Financial Structure, Macroeconomic Stability and Monetary Policy

33 Pages Posted: 28 Jun 2001 Last revised: 1 May 2022

See all articles by Stephen G. Cecchetti

Stephen G. Cecchetti

National Bureau of Economic Research (NBER); Brandeis International Business School; Centre for Economic Policy Research (CEPR)

Stefan Krause

Banque de France - Economic Study and Research Division; Sciences Po

Date Written: July 2001


Over the past twenty years, macroeconomic performance has improved markedly in industrialized and developing countries alike. Both inflation and real growth are more stable now than they were in the 1980s. This stability has been accompanied by dramatic changes in financial structure. We examine the connection between these concurrent events using data from 23 developed and emerging markets countries. There are a number of possible explanations for the widespread improvement in economic outcomes over the past two decades. There is the very real possibility that the world has become a more stable place. Alternatively, monetary policymakers may have become more skillful in carry out their stabilization objectives. That is, the monetary policy of the 1990s may have been more efficient than it was in the 1980s. We provide evidence that policy has in fact improved, suggesting that a rise in the competence of central bankers. But the ability of policymakers to carry out their job depends crucially on their having the tools necessary to reduce inflation and output volatility. The transmission of these interest rate movements to domestic output and prices depends on the structure of the country's banking system and financial markets. We show that a reduction in direct state ownership of banking system assets and the introduction of explicit deposit insurance can help explain the simultaneous improvement in the efficiency of monetary policy and stabilization of the macroeconomy.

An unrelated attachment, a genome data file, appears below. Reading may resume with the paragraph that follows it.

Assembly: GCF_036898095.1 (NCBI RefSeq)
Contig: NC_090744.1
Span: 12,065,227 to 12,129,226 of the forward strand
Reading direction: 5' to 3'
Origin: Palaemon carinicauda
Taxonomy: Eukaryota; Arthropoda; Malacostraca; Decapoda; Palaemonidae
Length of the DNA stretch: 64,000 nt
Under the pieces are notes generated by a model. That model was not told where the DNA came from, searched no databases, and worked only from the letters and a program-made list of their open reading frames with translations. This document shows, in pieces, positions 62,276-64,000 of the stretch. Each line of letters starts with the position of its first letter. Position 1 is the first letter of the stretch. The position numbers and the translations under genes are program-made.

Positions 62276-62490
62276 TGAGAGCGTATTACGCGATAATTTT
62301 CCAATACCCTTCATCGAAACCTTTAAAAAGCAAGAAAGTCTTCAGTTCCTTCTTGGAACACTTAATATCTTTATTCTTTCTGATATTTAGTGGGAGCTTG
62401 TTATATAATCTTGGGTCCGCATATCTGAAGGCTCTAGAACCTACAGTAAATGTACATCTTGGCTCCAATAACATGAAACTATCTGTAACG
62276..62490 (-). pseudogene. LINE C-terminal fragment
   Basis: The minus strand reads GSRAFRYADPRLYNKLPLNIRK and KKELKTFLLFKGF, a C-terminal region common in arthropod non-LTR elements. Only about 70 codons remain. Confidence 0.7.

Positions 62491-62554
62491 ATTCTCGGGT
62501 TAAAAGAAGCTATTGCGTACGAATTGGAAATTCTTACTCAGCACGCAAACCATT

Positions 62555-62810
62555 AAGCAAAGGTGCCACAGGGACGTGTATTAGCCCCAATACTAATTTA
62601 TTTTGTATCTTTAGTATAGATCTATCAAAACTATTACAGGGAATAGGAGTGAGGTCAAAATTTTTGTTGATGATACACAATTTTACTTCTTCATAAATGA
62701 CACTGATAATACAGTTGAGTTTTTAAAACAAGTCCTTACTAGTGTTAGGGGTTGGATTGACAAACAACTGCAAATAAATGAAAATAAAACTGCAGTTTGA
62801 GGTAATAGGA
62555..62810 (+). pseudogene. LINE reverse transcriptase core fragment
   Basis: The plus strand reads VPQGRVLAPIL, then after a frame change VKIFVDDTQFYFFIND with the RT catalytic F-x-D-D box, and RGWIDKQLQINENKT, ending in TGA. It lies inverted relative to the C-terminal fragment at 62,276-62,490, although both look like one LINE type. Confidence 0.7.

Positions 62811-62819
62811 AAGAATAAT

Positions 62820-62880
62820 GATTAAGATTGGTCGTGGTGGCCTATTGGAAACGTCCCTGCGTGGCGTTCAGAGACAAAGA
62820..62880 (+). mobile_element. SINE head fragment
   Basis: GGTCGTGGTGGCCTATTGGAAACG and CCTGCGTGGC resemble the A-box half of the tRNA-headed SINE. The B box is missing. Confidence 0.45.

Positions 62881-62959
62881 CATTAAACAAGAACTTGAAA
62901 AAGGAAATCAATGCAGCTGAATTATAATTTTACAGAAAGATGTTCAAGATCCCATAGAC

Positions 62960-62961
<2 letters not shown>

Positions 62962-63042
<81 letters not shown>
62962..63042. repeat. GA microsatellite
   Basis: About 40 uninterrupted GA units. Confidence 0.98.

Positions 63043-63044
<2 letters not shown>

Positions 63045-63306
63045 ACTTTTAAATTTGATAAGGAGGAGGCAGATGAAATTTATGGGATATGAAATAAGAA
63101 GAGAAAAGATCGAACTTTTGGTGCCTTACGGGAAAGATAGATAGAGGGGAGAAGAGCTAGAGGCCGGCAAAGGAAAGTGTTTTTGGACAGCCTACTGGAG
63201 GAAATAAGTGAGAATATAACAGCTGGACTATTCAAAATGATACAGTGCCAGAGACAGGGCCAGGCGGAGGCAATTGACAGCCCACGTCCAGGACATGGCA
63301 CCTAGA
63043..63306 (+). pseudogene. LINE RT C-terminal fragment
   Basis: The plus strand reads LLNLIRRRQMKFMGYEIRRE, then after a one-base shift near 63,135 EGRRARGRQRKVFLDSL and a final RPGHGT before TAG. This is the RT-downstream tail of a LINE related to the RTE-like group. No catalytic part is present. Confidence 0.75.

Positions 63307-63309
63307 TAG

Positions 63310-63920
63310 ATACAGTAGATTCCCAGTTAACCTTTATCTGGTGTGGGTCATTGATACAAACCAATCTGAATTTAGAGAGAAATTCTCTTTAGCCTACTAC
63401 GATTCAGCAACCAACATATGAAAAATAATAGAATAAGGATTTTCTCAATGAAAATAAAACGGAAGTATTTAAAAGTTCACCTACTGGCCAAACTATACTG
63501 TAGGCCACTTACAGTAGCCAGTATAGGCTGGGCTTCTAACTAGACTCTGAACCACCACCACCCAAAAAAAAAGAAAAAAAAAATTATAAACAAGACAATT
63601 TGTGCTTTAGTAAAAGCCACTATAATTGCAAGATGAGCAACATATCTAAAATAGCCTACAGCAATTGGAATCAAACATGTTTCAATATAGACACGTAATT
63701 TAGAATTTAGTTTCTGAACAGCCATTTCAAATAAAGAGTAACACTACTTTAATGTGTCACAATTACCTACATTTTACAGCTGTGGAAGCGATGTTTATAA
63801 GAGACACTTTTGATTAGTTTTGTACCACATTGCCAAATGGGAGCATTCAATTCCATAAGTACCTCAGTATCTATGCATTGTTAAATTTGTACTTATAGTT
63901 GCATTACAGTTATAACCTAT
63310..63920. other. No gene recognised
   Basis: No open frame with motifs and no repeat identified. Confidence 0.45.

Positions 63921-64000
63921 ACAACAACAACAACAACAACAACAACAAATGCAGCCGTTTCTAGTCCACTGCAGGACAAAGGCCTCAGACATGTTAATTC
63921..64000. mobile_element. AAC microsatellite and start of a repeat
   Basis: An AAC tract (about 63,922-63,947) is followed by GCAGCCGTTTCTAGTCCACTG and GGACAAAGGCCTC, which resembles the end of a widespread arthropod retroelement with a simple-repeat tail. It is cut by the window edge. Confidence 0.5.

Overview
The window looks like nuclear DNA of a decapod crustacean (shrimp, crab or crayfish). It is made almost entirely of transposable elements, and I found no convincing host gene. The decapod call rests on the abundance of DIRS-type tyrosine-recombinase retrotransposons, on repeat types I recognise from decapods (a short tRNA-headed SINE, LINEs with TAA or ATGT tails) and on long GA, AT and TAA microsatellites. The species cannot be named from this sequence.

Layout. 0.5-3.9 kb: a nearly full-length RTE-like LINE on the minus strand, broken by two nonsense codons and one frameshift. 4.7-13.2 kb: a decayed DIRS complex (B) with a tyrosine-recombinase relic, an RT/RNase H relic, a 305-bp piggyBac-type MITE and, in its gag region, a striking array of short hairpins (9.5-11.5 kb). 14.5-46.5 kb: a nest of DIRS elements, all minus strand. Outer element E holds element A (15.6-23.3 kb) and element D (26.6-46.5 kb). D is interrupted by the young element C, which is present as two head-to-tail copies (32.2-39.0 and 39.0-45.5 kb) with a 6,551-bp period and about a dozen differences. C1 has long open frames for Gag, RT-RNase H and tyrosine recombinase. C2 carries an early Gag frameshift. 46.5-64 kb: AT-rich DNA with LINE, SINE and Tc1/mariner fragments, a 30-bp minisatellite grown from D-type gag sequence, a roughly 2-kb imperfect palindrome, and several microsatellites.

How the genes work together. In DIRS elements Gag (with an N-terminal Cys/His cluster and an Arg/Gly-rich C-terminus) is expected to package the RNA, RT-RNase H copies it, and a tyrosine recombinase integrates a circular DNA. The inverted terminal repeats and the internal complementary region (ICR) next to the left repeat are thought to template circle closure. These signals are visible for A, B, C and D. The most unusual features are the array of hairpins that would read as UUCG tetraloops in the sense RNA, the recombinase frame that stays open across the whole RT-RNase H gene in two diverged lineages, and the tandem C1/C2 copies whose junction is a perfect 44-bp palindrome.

Suggested Citation

Cecchetti, Stephen G. and Cecchetti, Stephen G. and Krause, Stefan, Financial Structure, Macroeconomic Stability and Monetary Policy (July 2001). NBER Working Paper No. w8354, Available at SSRN:

Stephen G. Cecchetti (Contact Author)

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Brandeis International Business School ( email )

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Stefan Krause

Banque de France - Economic Study and Research Division ( email )

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Sciences Po ( email )

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